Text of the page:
Archive for the ‘science and religion’ Category

Intellecutally science and religion are very different and we are struggling to put this across to people. A must read discourse between Lawrence Krauss and Richard Dawkins published by scientific american.The authors discuss how scientists should approach religion and its followers. I like especially the parts where they argue about science being used by religious leaders to support religious concepts

“Dawkins: How much farther could one want to go? Unlikely is unlikely is unlikely. It is not the same as impossible, but science is replete with estimates of likelihoods that fall short of the demonstrably impossible. Global warming is highly likely to be happening and caused by human activities, but the alternative cannot be ruled out. It is very probable, but not certain, that the dinosaurs were killed by a large object colliding with Earth. It is almost but not totally certain that humans are closer cousins to chimpanzees than to gorillas. Just about everything we know in biology is supported by statistical evidence and is not totally certain. If you agree with me that the existence of divine intelligence is statistically unlikely, that is all I would claim. But I would claim that this low estimate of likelihood that we both agree upon is a scientific estimate, not something that is in principle immune to scientific discussion.

Krauss: Yes, but I don’t think the likeliness of God can be quantified in the same ways as dinosaurs, or global warming, and therefore it doesn’t make sense to spend a lot of time trying. Why work so hard when inevitably it is too slippery a subject, and has been for some time? In this regard, arguing that detailed probabilistic arguments that have been used to suggest that life is a rare phenomenon imply at the same time mathematical support for the non-existence of God is something that I don’t buy, since I cannot see how one can use physical arguments to restrict the possible existence of something that, by definition, supercedes the laws of physics.

Dawkins: Theologians resort to this definitional argument as their only defense against the statistical argument that we both accept. But why should we allow them this remarkably convenient get-out? Why should theologians be allowed to call the shots and immunize God against scientific scrutiny by a sort of definitional prophylactic injection? Suppose I were to say that the bolide that killed the dinosaurs 65 million years ago was hurled by Zeus. The data (iridium layer in the rocks, crater in Yucatan, etc.) is equally compatible with both the Zeus theory and the meteorite theory. Theologians of the Olympian school are at liberty to interpret the scientific data in terms of Zeus (and theologians of the Valhallan school are at liberty to interpret the same data as manifestations of Thor’s hammer). Those theological concerns are by definition beyond the reach of science. You don’t really believe that, Lawrence. So why allow Judaeo-Christian theologians to get away with evading the statistics issue in declaring, by definitional fiat, that their God is beyond the laws of physics?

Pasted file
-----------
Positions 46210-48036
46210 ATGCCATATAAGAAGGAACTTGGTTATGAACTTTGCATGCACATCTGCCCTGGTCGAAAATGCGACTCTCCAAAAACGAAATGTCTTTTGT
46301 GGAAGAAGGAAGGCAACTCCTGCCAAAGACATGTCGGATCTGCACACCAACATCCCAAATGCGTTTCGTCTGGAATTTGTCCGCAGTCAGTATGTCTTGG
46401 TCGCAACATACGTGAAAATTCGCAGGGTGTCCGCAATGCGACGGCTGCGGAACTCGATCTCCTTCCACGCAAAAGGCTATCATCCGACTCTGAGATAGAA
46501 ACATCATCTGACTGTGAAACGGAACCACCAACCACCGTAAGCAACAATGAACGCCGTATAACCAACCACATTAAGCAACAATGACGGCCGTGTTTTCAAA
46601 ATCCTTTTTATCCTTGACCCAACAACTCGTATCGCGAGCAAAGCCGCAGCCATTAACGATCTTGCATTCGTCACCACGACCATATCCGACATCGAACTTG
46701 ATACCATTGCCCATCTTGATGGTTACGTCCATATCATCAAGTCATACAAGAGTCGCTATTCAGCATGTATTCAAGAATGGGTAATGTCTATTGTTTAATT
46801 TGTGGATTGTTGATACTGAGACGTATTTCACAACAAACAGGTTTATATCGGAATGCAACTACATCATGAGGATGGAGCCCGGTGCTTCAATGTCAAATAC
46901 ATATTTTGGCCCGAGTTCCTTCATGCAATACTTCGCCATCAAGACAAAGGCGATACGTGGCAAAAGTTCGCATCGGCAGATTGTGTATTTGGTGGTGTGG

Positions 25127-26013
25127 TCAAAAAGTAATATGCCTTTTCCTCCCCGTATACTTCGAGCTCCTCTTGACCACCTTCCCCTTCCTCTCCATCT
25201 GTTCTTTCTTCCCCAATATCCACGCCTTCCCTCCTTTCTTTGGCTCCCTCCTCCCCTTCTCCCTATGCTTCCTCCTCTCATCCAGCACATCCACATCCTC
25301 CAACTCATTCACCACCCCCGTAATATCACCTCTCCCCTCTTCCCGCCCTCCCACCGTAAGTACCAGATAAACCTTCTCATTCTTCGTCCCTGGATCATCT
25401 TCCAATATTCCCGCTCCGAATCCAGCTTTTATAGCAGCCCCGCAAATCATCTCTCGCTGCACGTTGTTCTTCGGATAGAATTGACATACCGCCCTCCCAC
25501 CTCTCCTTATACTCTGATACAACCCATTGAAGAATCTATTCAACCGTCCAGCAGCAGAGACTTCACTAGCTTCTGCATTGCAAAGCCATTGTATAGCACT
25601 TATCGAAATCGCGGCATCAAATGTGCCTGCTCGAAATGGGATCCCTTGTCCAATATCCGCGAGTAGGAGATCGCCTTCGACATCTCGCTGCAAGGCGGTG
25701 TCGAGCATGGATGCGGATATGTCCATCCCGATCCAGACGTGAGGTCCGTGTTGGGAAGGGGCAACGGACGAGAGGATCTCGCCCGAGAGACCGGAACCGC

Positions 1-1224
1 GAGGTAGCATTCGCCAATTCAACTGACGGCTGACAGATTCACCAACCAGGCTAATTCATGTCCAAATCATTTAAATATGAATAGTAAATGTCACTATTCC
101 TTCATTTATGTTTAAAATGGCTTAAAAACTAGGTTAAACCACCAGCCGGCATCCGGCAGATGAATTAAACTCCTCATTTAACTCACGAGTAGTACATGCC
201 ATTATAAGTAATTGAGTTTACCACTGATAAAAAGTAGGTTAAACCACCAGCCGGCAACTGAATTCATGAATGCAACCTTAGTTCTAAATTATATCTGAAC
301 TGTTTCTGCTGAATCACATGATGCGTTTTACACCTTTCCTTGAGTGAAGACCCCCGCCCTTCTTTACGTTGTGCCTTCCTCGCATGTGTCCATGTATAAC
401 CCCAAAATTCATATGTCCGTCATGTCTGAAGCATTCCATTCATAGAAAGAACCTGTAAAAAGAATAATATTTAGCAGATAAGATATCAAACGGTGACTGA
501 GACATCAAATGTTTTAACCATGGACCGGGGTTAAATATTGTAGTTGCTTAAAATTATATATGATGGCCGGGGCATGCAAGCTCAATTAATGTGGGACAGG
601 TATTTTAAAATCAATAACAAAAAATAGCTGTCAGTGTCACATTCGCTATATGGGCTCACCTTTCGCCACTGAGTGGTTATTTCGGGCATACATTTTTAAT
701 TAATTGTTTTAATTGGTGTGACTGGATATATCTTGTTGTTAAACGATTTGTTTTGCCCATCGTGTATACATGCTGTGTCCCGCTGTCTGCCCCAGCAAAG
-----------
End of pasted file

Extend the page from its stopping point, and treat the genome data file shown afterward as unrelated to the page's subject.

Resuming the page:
Krauss: A valid point, but I think what most sensible theologians really argue is that the ‘intentions’ of God are beyond the laws of physics. Namely, if one could determine in detail the origin of the bolide that killed the dinosaurs, and demonstrate that it was in fact kicked out of its orbit around the Sun by the gravitational perturbation of the planet Jupiter, would this then demonstrate that there was no God, Zeus or otherwise? No, because God could have intended that life would evolve in an environment of random and rare catastrophes, that would help drive evolution forward.

Dawkins: That is strictly true, but I really do mean strictly. Why do you keep bending over backwards to be nice to superfluous and highly unparsimonious add-ons to science, when you would kick them out of the window if they were not protected by the label, “Religion. Handle with kid gloves for fear of giving offense”? “

I am in total agreement with Dawkins, religious concepts should not use described using scientific theory. But again agree with Krauss, that we should not undermine one’s faith and beliefs in the process of putting this principle across.

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